It's probably no coincidence that I watched the film, Gravity, last night. But the thought didn't occur to me until later during the sleepless night and I began thinking about the election and how it has made me feel.
The movie's visual effects included space trash speeding into and destroying whole space stations, astronauts spinning out of control and untethered into space and frantically grabbing for life-saving handholds in a gravity-free environment. All apt metaphors for how I feel and, it seems, how a plurality of the country's voters feel right now.
After several days of allowing grief to have its way (not that it's over, just that I needed to step aside and honor this part of my process), I'm looking around for handholds. Today I have two.
The first is intellectual, and something I've been thinking about for a while: electoral reform. Ideas I'm interested in and following are:
1) Remaking the electoral college not by constitutional change, but by statute. So far, ten states and D.C have voted for a change at the state level that makes a lot of sense to me;
2) Eliminate jerrymandering of Congressional districts;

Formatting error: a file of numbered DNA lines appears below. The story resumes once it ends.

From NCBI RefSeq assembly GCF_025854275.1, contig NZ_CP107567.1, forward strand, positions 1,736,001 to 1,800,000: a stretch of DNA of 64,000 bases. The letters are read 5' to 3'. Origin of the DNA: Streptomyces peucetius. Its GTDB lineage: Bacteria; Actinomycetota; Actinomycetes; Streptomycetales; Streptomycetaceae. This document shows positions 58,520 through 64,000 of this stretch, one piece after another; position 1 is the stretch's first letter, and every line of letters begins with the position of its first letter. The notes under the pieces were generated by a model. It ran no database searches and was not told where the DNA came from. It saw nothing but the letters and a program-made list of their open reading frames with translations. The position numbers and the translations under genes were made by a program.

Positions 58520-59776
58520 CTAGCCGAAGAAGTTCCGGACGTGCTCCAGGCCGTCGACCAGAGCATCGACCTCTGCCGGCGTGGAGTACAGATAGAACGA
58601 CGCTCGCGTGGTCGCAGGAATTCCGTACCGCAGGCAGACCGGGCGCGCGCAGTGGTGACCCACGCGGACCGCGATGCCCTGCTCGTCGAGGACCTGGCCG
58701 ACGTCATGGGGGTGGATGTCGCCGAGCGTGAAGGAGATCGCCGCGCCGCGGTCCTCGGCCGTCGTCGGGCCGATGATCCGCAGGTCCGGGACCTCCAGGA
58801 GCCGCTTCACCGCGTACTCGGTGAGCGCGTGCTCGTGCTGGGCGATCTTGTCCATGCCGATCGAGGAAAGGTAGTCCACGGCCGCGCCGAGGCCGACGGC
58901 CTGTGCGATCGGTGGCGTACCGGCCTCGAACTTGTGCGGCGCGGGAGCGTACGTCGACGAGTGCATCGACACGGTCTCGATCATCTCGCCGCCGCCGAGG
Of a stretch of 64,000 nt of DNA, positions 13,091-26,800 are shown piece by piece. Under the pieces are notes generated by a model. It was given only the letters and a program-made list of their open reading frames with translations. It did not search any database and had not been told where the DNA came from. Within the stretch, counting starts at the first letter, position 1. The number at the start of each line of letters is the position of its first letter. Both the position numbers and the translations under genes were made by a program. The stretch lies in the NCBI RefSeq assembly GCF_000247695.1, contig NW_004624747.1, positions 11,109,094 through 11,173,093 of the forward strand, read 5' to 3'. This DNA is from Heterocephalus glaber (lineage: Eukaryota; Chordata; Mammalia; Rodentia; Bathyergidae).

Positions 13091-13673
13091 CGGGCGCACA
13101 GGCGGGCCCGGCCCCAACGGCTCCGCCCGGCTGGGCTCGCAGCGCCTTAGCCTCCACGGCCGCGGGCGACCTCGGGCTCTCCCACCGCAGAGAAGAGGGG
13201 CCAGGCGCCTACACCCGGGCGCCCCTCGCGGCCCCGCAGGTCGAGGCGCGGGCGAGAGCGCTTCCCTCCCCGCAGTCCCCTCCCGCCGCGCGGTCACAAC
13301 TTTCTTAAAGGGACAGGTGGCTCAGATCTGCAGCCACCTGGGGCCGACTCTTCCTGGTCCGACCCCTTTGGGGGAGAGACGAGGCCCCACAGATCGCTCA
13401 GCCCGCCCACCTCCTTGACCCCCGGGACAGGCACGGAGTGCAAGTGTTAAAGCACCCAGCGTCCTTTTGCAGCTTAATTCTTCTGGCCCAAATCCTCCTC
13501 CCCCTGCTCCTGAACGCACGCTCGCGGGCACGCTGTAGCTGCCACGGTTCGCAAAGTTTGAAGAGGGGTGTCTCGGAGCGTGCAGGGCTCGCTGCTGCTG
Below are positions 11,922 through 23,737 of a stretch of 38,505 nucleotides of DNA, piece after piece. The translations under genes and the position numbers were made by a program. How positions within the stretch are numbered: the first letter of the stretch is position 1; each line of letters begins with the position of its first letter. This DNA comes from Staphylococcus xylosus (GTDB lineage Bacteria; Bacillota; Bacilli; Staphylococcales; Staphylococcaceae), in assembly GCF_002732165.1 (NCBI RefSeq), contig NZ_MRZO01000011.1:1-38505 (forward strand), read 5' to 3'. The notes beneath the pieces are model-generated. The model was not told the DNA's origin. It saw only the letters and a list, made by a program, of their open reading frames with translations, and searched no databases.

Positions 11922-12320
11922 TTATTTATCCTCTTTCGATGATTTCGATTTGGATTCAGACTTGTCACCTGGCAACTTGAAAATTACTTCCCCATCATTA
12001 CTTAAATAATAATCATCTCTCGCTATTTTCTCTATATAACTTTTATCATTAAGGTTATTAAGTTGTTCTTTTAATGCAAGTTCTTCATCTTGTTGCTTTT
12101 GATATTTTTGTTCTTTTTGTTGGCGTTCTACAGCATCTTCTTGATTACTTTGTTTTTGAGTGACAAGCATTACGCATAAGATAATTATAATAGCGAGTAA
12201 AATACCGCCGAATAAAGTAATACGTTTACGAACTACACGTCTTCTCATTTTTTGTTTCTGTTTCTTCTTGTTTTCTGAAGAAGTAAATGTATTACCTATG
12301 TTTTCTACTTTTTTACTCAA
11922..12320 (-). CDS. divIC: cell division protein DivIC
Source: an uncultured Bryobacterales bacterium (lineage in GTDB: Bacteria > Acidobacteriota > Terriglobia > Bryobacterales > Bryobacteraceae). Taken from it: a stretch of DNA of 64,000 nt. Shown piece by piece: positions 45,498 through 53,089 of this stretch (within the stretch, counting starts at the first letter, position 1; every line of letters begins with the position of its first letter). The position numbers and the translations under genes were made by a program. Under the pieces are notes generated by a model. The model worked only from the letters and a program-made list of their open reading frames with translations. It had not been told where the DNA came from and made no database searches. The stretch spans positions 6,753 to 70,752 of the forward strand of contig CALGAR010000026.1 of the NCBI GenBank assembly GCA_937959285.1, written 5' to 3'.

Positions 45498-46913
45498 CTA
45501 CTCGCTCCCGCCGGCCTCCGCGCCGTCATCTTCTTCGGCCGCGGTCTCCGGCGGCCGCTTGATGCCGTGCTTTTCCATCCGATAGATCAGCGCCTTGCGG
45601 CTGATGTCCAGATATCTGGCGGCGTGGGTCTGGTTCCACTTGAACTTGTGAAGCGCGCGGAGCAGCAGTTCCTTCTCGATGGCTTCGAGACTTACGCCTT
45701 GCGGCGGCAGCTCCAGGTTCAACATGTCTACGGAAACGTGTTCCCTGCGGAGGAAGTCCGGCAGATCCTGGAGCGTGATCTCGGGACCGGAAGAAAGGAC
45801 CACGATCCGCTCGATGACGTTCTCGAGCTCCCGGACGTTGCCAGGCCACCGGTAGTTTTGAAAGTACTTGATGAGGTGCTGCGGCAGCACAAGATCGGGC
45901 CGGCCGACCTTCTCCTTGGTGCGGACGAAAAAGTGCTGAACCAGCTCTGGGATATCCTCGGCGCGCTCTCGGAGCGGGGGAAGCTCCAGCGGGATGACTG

3) Repeal Citizens United (I know, fat chance now that Republicans have most of the legislative, and - soon - judicial, power, but still).
My second hand-hold consists of self-care practices I've developed to deal with the pain of chronic migraine disease:
1) Remember to breathe deeply and slowly, soften my hands and belly, smile just a bit. A cup of tea.
2) Step away as needed from noise, chaos, news, and other anxiety-making things around me;
3) Go to the Y for a workout even when I really don't feel like it;
4) Meditation, reflection and prayer.
5) This is the handhold I determined on during those first shocked moments when the election was called for Trump, and the one that remains strong, if hard to follow: I promised myself I would not descend into hatred. That determination includes rejecting the impulse to do as the Republicans have done to Obama and Hillary Clinton - deride every move and word, refuse to see anything positive in the person or the policies, block all cooperation and collaboration out of sheer vindictiveness, and make up and disseminate lies.
I must admit, though I'm not proud of it, the impulse to hatefulness is in me. Parts of me feel vengeful, self-righteous and radically unwilling to stick to the high road. Give them a taste of their own medicine! It's their fault we're in this mess!
Even typing the previous paragraph makes my blood boil, and yet I know I'll be unhappy with myself, ultimately, if I allow those lower impulses to triumph.